A13.2.2 Photon Density and Output Power Langevin Noise Correlations 666
A13.2.3 Photon Density and Phase Langevin Noise Correlations 667
A13.3 Evaluation of Noise Spectral Densities 669
A13.3.1 Photon Noise Spectral Density 669
A13.3.2 Output Power Noise Spectral Density 670
A13.3.3 Carrier Noise Spectral Density 671
References 672
Problems 672
14 Derivation Details for Perturbation Formulas 675
Reading List 676
15 Multimode Interference 677
A15.1 Multimode InterferenceBased Couplers 677
A15.2 GuidedMode Propagation Analysis 678
A15.2.1 General Interference 679
A15.2.2 Restricted Multimode Interference 681
A15.3 MMI Physical Properties 682
A15.3.1 Fabrication 682
A15.3.2 Imaging Quality 682
A15.3.3 Inherent Loss and Optical Bandwidth 682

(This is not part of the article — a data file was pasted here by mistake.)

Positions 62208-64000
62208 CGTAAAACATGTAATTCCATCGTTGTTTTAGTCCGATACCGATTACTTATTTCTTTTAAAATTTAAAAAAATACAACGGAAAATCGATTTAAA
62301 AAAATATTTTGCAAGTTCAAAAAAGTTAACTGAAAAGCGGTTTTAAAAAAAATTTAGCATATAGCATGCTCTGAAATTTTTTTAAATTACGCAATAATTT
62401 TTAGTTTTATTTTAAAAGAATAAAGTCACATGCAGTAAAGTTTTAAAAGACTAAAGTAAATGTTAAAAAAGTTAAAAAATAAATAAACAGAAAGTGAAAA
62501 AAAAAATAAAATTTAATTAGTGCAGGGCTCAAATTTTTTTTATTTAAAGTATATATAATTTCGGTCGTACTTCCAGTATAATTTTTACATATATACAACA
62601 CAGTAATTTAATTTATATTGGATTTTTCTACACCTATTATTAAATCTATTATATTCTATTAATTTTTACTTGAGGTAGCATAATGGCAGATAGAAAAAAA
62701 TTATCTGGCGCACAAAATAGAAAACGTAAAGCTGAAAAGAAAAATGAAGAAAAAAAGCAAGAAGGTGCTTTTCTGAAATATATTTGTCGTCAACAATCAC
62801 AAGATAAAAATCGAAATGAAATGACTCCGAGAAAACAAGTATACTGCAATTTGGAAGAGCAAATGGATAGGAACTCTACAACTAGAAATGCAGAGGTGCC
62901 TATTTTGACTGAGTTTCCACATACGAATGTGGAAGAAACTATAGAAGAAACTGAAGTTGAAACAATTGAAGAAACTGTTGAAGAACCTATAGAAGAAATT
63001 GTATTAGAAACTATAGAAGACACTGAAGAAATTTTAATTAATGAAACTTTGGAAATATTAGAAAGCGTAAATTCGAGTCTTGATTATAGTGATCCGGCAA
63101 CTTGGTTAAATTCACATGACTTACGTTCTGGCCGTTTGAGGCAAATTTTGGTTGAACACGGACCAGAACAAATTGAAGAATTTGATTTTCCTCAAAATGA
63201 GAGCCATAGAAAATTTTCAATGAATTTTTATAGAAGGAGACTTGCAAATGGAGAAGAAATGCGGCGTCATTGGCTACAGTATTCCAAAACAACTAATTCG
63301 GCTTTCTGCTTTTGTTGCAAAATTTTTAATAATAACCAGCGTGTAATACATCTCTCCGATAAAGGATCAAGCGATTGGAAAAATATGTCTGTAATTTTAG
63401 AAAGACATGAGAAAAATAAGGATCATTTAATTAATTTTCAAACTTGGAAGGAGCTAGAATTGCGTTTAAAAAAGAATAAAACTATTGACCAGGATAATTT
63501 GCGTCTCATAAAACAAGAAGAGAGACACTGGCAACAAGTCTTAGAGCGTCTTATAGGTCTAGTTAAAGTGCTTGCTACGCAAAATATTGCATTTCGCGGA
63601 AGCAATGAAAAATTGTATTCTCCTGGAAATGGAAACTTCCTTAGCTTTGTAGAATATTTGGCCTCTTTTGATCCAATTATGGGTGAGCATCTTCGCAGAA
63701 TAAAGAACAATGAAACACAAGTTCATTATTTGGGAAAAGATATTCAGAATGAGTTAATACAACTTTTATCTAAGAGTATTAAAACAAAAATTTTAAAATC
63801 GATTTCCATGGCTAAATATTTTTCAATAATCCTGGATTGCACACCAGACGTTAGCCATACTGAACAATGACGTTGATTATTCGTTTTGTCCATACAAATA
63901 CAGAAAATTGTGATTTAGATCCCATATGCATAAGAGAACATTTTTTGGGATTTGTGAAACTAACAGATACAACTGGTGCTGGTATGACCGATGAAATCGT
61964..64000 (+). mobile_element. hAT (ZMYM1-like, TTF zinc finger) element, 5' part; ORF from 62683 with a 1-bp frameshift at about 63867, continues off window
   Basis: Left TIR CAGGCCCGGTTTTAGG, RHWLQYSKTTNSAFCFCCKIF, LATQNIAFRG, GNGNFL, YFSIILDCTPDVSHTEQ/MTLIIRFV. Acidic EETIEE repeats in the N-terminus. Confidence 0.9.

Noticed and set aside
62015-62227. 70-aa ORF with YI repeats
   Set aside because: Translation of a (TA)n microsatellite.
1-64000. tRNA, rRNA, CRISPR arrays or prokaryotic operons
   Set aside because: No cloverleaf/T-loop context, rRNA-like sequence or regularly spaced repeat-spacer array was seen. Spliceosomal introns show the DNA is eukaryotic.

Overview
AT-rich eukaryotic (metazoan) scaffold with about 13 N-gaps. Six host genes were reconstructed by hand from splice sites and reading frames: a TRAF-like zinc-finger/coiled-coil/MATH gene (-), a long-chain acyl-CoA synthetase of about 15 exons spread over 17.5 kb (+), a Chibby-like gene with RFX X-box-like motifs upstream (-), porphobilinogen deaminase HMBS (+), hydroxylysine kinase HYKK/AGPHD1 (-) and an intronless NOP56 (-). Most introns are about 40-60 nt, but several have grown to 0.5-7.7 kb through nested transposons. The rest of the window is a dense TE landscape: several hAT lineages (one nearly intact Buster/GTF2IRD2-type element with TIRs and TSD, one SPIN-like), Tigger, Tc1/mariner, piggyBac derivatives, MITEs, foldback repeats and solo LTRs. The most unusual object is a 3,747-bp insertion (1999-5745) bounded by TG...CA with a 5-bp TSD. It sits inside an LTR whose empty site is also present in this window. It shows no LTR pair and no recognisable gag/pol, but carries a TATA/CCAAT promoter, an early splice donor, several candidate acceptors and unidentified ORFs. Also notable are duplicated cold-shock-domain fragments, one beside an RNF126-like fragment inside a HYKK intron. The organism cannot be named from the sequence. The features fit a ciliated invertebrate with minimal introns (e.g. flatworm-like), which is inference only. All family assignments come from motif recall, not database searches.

A15.3.4 Polarization Dependence 683
A15.3.5 Reflection Properties 683
Reference 683
16 The ElectroOptic Effect 685
References 692
Reading List 692
17 Solution of Finite Difference Problems 693
A17.1 Matrix Formalism 693
A17.2 OneDimensional Dielectric Slab Example 695
Reading List 696
Index 697
Scott W. Corzine obtained his PhD from the University of California, Santa Barbara, Department of Electrical and Computer Engineering, for his work on verticalcavity surfaceemitting lasers (VCSELs). He worked for ten years at HP/Agilent Laboratories in Palo Alto, California, on VCSELs, externally modulated lasers, and quantum cascade lasers. He is currently with Infinera in Sunnyvale, California, working on photonic integrated circuits.
Milan L. Mashanovitch obtained his PhD in the field of photonic integrated circuits at the University of California, Santa Barbara (UCSB), in 2004. He has since been with UCSB as a scientist working on tunable photonic integrated circuits and as an adjunct professor, and with Freedom Photonics LLC, Santa Barbara, which he cofounded in 2005, working on photonic integrated circuits.